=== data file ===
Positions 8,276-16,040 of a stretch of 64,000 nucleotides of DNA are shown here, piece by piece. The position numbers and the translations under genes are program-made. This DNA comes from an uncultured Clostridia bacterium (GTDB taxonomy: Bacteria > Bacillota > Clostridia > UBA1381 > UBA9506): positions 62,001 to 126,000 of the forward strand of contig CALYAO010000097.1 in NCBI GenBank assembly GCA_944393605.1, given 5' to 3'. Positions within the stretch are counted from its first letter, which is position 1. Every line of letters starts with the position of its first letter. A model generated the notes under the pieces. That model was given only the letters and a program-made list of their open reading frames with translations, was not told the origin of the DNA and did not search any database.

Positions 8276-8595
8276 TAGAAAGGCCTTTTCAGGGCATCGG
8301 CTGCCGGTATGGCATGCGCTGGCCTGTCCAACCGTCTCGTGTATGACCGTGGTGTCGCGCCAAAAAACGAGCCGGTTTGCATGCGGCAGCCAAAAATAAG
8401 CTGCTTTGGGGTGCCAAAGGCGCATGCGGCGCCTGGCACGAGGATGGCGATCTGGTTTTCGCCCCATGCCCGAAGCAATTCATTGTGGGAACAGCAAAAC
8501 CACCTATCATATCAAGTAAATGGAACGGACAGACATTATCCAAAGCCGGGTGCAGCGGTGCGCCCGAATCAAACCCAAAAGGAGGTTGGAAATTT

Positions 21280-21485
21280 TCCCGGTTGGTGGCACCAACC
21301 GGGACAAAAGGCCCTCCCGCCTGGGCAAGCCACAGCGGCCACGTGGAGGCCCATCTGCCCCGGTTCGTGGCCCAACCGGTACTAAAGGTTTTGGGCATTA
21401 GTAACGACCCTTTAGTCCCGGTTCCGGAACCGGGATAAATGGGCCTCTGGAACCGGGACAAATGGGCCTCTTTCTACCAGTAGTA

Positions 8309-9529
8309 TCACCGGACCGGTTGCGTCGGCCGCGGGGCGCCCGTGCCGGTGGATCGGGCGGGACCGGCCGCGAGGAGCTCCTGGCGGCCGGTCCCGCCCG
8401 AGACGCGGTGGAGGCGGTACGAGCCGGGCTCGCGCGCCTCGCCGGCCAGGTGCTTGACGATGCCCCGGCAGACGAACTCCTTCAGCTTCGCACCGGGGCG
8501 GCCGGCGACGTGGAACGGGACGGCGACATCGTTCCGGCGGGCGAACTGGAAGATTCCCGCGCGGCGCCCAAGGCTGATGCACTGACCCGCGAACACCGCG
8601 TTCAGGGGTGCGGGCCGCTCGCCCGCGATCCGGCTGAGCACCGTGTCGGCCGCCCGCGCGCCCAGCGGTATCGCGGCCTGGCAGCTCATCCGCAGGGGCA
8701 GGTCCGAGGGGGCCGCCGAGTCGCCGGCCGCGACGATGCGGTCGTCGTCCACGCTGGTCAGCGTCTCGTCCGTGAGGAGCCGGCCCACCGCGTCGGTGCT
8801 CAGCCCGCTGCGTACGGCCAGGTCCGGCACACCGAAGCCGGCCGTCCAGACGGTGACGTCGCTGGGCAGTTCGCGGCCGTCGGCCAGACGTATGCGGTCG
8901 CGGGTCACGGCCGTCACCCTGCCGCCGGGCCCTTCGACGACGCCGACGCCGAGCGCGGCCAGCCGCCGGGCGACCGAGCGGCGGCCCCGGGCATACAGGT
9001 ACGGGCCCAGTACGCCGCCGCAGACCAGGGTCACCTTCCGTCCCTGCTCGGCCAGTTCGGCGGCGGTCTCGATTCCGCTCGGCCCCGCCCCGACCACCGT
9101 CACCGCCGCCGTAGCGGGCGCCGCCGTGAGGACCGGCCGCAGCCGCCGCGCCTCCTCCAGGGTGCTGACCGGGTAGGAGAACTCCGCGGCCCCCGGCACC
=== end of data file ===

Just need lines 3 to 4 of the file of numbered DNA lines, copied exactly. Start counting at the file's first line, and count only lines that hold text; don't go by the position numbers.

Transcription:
8276 TAGAAAGGCCTTTTCAGGGCATCGG
8301 CTGCCGGTATGGCATGCGCTGGCCTGTCCAACCGTCTCGTGTATGACCGTGGTGTCGCGCCAAAAAACGAGCCGGTTTGCATGCGGCAGCCAAAAATAAG